Woman reading a book, looking over her left shoulder as if in surprise or fright.


Haunted Victorians: An Anthology of Literary Exhibitions 

Ghosts break the rules: the rules of religion, the rules of science, the rules of empirical knowledge, even—it seems—the rules of life and death. They break the rules of linear time, placing the problems of the past squarely in the present, affecting the future. Hauntings refuse simple cause and effect logic, leaving us asking “why?” with no answers in sight. The presence, even the possibility, of ghosts requires us to ask uncomfortable, maybe even unanswerable, questions: What is the nature of existence, and what is our value in the grand scheme of things? Ghosts violate boundaries, they surprise us, and they frighten us because they exist not just beyond our personal control, but also beyond the systems we have created to account for what we believe to be real. Ghosts force us to consider what these phantoms, these experiences, these moments of profound uncertainty mean about the meaning of life.

This disruptive potential of the ghostly may be one reason tales of the supernatural have been popular across the British Isles, Ireland, and beyond, for as long as we can measure. Anglophone folk tales regularly feature ghostly occurrences, and the pre-Christian practice of telling ghost stories around the fire on midwinter nights continues today as a celebrated Christmas tradition in the U.K.

This semester, the students of "ENG329: Haunted Victorians" spent months analyzing the many persistent, profound, and provoking questions that are posed in and by these narratives of haunting. Then, they formed editorial teams to create Haunted Victorians: An Anthology of Literary Exhibitions to share their discoveries more widely. Taking on the role of editorial curators, these teams of students have selected to share five narratives from the long Victorian period as representative and individually intriguing examples of the genre of the Victorian ghost story.

The Victorian period (approx. 1837-1901) was a time of change, uncertainty, and displacement: economic, technological, and social “progress” was a double-edged sword, the costs and benefits of which landed unevenly among the many communities living in Britain. And the British imperial project overseas raised yet more questions of fundamental values, challenging simplistic beliefs in British “superiority” as the complex consequences and profoundly problematic modes of empire-building became more generally understood. In the Victorian period, haunted by the past and fearfully forecasting the future, the form of the ghost story became ever more popular. Writers and readers alike understood it to be a form about anxiety, a form that asked questions it also refused to answer. Reflecting these lived complexities, the five narratives explored in this Anthology feature narrative gaps, flashbacks (analepses), framing devices, multiple narrative levels, and shifting perspectives (focalization) in their formal structures.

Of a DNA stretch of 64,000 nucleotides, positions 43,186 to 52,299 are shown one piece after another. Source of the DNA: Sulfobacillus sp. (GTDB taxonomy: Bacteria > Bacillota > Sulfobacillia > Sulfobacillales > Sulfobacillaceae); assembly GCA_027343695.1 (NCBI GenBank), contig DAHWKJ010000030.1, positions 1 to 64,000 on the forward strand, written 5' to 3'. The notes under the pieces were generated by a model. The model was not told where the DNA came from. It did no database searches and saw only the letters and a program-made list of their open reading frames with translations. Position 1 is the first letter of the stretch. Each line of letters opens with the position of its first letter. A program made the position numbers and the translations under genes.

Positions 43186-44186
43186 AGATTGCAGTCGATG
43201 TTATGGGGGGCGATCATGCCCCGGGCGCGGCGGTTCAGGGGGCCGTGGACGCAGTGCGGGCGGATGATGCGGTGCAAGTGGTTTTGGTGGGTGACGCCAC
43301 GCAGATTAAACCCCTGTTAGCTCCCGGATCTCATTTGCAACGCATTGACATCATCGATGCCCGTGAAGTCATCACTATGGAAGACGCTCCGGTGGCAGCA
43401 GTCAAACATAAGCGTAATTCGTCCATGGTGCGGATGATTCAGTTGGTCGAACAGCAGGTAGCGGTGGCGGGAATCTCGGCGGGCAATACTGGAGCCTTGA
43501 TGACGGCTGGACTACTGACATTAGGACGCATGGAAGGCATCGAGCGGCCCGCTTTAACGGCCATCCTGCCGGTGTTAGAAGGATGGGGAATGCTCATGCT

Taking our cue from the narrative conventions of the Victorian ghost story itself, the student contributors to this Anthology have used a variety of ways to communicate their interpretations of and to illuminate the lurking anxieties behind each fictional haunting. Please join us in our haunted journeys: read the stories, explore the annotations, listen to the recordings, and look at the images. We cannot promise any final answers about the nature of the Victorian ghost story as a genre, nor about the nature of reality: but we can promise to raise for you—like spirits from the grave—some pleasurably haunting questions.

Professor Heidi L. Pennington, James Madison University, December 2023


 Catalog Introductions to Haunted Victorians: An Anthology of Literary Exhibitions

Click here for the Catalog Introduction to "The Old Nurse's Story" (1852) by Elizabeth Gaskell

Click here for the Catalog Introduction to "To Be Read at Dusk" (1852) by Charles Dickens

Click here for the Catalog Introduction to "The Canterville Ghost" (1887) by Oscar Wilde

Click here for the Catalog Introduction to "The Skeleton" (1892) by Rabindranath Tagore

Click here for the Catalog Introduction to "Sultana's Dream" (1905) by Rokeya Sakhawat Hossain



Contributors to Haunted Victorians: An Anthology of Literary Exhibitions

 Riley Alvarez ("The Skeleton" editorial team)

Blair Casey ("The Canterville Ghost" editorial team)

Caleb Ching ("The Canterville Ghost" editorial team)

Mattie Cooke ("To Be Read at Dusk" editorial team)

Sydney Dudley ("Sultana's Dream" editorial team)

Jack Foster ("The Old Nurse's Story" editorial team)

Gillian Guy ("To Be Read at Dusk" editorial team)

Grace Keeler ("The Old Nurse's Story" editorial team)

Bryce Kittle ("The Old Nurse's Story" editorial team)

Kayla Koldys ("The Skeleton" editorial team)

Rachel Lowe ("Sultana's Dream" editorial team)

Huy Nguyen ("The Canterville Ghost" editorial team)

Anna Oehler ("The Canterville Ghost" editorial team)

Kylie Ordonez ("The Canterville Ghost" editorial team)

Izabella Pezza ("Sultana's Dream" editorial team)

Alexia Ryan ("The Canterville Ghost" editorial team)

Rachel Smith ("The Old Nurse's Story" editorial team)

Phoebe Solo-Sakss ("Sultana's Dream" editorial team)

Brynn Sprinkle ("The Skeleton" editorial team)

Kamryn Upson ("To Be Read at Dusk" editorial team)

India Williams ("The Skeleton" editorial team)

Peyton Zahirnyi ("To Be Read at Dusk" editorial team)


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Heading image sourced from: Miami U. Libraries - Digital Collections, Public domain, via Wikimedia Commons: https://commons.wikimedia.org/wiki/File:Dr._Jayne%27s_Expectorant_(3093617372).jpg

Published @ COVE

December 2023